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  • Malaria and the Revision of Daisy Miller
  • Sarah Marsh (bio)


Henry James's novella Daisy Miller (1878) raises timeless questions about the meanings of illness: does illness create immunity or result from lack of it? Does social status, sexual identity, or national affiliation protect against disease? Does illness create or mark social boundaries? Can social interactions cause illness and death? In Daisy Miller, the trope of malaria dramatizes intricate answers to these questions by exposing otherwise obscure power relationships among national identities, genders, and social classes. Thirty years after Daisy Miller's original publication, James extensively revised the trope of malaria for the 1909 New York edition of his works, providing one nuanced view of how all these cultural meanings of malaria were evolving at the end of the nineteenth century. Between 1878 and 1909, malaria's etiology and transmission also were being rewritten by an international group of scientists, and James's revisions to Daisy Miller—read against the revisions of malaria science—make visible the complex circulation of consciousness, power, and their failures in this well-known novella.

I. The 1878 Daisy Miller

Daisy Miller's first readers weighed in eagerly—and with great variety—on the text's most persistent question: is James's eponymous American innocent of social and sexual indiscretion while she is abroad in Europe? Though Leslie Stephen graciously agreed to publish Daisy Miller in his Cornhill Magazine, he guessed nevertheless that Lippincott's, where James first sent the manuscript, had declined the story without [End Page 217] comment after finding it "an outrage on American girlhood."1 The New York Times concurred strongly in November of that year: "[t]he tragical sketch of a young girl from Schenectady may not be recognized as a portrait of any maiden of that old Dutch town, who traveled in Europe only to find her grave in the Eternal City. Schenectadians—if that be the right term to use—may not be pleased to find their town identified with a young person of bad manners. Nor is it likely that Schenectady, or any other town of the Middle States, would produce just such a compound as the pretty, independent, but very ill-advised damsel whose name is Daisy Miller."2 In the January 1879 edition of The North American Review, Richard Wright vigorously joined the objectors, proclaiming Daisy "irredeemably vulgar in her talk and her conduct."3 Others, however, rushed as quickly to Daisy's defense. Only two months after Wright's review was published, John Hay observed in The Atlantic Monthly that: "[a]ll poor Daisy's crimes are purely conventional. She is innocent and good at heart, susceptible of praise and blame; she does not wish even to surprise, much less outrage, the stiffest of her censors. In short, the things she does with such dire effect at Vevay [sic] and Rome would never for an instant be remarked or criticized in Schenectady. They would provoke no comment in Buffalo or Cleveland; they would be a matter of course in Richmond and Louisville."4 The December 1878 edition of the Nation voiced formal concerns instead, reading Daisy's death not as a punishment for social recklessness but merely as "Mr. James's incapacity to get his dramatis personae off stage in any way except killing them."5 As William Dean Howells observed, James's slim novella had divided American society into "Daisy Millerites and anti-Daisy Millerites."6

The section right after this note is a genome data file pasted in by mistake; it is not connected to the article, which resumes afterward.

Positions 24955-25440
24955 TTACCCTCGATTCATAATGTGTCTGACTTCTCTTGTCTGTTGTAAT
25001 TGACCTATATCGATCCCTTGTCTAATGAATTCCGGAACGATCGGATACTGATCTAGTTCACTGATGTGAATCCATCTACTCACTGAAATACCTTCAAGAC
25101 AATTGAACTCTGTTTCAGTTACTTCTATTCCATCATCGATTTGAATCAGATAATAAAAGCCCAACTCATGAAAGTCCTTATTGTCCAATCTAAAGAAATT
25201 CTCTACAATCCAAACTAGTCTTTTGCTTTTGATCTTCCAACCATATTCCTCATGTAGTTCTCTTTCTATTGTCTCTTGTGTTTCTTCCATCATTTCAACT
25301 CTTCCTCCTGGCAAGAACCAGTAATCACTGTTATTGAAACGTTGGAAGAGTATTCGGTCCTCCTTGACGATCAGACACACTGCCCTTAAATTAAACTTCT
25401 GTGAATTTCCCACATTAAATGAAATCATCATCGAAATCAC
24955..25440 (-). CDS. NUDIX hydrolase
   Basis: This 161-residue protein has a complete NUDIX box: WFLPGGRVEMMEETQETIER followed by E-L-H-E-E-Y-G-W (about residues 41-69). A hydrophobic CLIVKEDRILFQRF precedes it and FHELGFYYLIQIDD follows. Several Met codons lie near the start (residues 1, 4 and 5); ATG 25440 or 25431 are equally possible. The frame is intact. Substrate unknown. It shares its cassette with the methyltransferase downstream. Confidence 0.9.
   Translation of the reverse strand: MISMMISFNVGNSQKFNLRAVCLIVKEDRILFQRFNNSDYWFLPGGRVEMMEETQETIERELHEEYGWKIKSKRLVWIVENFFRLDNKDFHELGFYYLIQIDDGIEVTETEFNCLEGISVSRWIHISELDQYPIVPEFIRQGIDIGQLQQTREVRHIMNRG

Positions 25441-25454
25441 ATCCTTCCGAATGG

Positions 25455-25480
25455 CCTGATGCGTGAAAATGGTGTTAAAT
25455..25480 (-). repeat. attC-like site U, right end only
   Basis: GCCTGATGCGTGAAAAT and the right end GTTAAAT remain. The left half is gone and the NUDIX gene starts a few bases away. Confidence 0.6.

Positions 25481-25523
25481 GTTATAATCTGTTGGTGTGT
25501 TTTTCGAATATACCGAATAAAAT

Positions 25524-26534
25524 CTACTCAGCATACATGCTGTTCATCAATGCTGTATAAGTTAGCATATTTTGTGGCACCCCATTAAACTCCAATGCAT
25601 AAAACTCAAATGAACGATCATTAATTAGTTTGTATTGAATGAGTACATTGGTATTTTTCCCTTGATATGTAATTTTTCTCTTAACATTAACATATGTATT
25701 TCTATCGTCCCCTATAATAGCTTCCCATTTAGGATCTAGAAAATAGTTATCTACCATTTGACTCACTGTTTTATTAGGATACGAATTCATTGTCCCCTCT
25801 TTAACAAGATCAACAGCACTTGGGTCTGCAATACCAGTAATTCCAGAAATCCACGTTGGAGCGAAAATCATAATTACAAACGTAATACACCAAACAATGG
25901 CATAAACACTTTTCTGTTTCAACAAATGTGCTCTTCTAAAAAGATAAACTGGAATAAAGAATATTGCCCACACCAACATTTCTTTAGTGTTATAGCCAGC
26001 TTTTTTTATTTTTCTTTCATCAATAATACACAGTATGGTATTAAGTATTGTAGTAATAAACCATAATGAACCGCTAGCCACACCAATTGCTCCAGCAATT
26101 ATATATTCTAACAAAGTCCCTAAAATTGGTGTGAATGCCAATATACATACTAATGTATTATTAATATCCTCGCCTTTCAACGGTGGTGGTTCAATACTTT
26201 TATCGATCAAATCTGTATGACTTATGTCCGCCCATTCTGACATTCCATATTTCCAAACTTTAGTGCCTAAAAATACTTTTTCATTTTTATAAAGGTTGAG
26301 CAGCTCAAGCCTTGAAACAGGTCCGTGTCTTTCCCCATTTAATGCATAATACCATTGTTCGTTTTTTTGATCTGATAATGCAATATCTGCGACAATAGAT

Daisy Miller, of course, is Henry James's young American girl from Schenectady who travels to Europe with her mother and brother and becomes involved with Frederick Winterbourne, an erudite American expatriate. After meeting in Vevey, Winterbourne and Daisy resume their flirtation in Rome, though now under the constant scrutiny of Winterbourne's Aunt Costello and a friend, Mrs. Walker, who shares Mrs. Costello's commitments to convention and propriety. Daisy's free social interaction with Winterbourne, and later with her Italian suitor, Giovanelli, soon convince Mrs. Walker and Mrs. Costello that she is guilty of sexual misconduct. But Winterbourne, against his aunt's urgings, suspends judgment on Daisy for most of the novella—not least because of his own consuming attraction to her. As Daisy...


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pp. 217-240
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